If the research from the individual methodologies were taken to their conclusion, the service improvements and recommendations would be very similar. For example, if we take method 2 – the most simplistic of the analyses – the theme of “support” can be seen in the “psychological support” and “education and advice” themes of method 1, as well as in the themes of positive “practical aspects of the service”, “human side of the service” and “emotional impact on the client” from method 2. Although these comparisons are again subjective, we can be confident that all themes have been captured by all three researchers (see Table 1).
All these themes can be linked with others from different methodologies apart from the theme of “confusion over role definition” from method 1.
One of the benefits of mind mapping is its speed. The estimated time spent on methods 1 and 2 in familiarising ourselves with the data and the subsequent mapping process was 3–4 hours. However, the traditional IPA method took up to an estimated 16.5 hours, which included 10 hours transcribing, 3–4 on familiarisation and 1.5 on clustering and organising themes.
Assuming the methodology is of good quality, a huge benefit of mind mapping is the reduction in time spent on the transcribing and analysis aspects of qualitative research. With the simple research aim: “Patient and carer perspectives of a new CCNP service within the community setting” we covered a variety of themes by using mind mapping compared with traditional analysis. We have therefore shown mind mapping has potential, at least in simple qualitative research.
The benefit of mind mapping may well be in the analysis of bigger pieces of work where hours of audio recordings are produced. Conversely, the main advantage may be that it offers a “quality check” for traditional researchers, to ensure all themes have been considered – although, ironically this creates a longer analysis period. We therefore need more research into these areas.
The novice researcher found one theme that others did not – “confusion over role definition”. This may be due to the subjective nature of the research. However, only one patient mentioned this, so it may be that the researcher drew on personal experiences, resulting in this disparity in the results. This contradicts the theory that mind mapping can “clear the mind of previous assumptions” (Buzan, 2003).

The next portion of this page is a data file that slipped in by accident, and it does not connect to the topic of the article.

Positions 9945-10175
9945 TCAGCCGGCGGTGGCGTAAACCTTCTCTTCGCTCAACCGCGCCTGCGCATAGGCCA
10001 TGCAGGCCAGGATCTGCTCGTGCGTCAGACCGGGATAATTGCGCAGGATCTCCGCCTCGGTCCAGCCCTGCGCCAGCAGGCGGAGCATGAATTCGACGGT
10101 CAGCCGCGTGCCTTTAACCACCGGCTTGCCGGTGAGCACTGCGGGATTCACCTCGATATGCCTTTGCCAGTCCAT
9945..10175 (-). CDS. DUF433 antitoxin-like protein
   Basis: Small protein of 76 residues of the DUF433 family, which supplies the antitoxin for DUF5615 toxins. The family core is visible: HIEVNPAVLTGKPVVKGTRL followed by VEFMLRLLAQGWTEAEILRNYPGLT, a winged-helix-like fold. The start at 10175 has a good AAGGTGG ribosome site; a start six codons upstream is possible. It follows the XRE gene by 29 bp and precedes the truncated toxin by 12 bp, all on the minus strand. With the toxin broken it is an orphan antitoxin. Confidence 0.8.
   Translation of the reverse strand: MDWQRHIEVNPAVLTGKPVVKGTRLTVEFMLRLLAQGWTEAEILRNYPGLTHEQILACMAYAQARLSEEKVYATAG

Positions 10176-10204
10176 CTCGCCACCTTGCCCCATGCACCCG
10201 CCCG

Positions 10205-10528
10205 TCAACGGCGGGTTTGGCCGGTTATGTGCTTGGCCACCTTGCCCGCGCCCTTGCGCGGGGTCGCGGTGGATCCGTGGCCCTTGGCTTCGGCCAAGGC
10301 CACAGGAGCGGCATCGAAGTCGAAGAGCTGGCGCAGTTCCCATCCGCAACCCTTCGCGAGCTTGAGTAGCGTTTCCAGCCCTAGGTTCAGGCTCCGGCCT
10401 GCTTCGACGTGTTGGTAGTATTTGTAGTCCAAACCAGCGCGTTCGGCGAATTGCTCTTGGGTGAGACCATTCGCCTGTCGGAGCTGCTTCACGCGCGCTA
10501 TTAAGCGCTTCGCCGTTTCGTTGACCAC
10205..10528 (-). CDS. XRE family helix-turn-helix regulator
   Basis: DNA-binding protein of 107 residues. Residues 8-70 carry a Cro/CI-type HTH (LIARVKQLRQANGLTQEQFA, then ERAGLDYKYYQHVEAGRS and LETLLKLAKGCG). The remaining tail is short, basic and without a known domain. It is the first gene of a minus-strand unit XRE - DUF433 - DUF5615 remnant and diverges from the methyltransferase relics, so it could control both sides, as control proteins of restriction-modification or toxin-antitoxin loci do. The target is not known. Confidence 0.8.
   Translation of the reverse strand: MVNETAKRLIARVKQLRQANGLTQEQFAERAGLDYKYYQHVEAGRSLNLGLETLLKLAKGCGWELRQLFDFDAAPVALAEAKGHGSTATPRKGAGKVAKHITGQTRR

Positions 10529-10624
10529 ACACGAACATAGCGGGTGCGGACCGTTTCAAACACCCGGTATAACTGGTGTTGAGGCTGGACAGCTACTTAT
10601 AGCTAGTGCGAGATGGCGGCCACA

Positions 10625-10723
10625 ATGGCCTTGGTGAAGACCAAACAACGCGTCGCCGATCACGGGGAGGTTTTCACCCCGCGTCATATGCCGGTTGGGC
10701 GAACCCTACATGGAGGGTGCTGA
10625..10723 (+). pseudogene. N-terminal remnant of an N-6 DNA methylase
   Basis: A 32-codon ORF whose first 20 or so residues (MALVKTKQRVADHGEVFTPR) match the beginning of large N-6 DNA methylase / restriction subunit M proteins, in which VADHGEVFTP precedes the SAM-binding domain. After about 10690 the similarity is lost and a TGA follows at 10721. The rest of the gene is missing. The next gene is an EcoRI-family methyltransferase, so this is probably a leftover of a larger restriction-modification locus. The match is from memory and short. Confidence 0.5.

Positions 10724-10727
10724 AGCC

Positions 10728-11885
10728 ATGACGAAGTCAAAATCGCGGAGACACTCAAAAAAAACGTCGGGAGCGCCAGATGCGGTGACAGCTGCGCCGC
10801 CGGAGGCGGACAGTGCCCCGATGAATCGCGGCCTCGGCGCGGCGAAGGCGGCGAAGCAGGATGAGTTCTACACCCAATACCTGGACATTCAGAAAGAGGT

Qualitative research is a subjective process so it is crucial that the process followed by researchers can be described for others to follow and learn from (Cormac, 2000; Parahoo, 1997). However, mind mapping may reduce the availability of the “audit trail” in qualitative research, not only because of the subjective nature of the data, but also of the methodology.
The themes emerging from this study initially appeared to be rather disparate. However, given that the ultimate goal for any research is to improve services, all methodologies seemed to bring out useful information in terms of understanding this patient group’s perspective, but in a shorter time when mind mapping was used.
The implications for future research on the use of mind mapping are about identifying how it can best serve qualitative researchers by answering such questions as:
- Is there a type of study best suited to the use of mind mapping?
- Is mind mapping ideal as an adjunct to traditional analysis, ensuring all themes are identified?
- Is it methodologically sound for researchers who have conducted study interviews to use mind mapping and/or those with a purely analytical role?
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Miles M, Huberman A (1994) An Expanded Sourcebook – Qualitative Data Analysis. London: Sage.
Murray M, Chamberlain K (1999) Qualitative Health Psychology – Theories and Methods. London: Sage.
Parahoo K (1997) Nursing Research – Principles, Process and Issues.Basingstoke: Macmillan.
Tattersall CL et al (2007) Mind-mapping as a tool in qualitative research. Nursing Times; 103: 26, 32-33.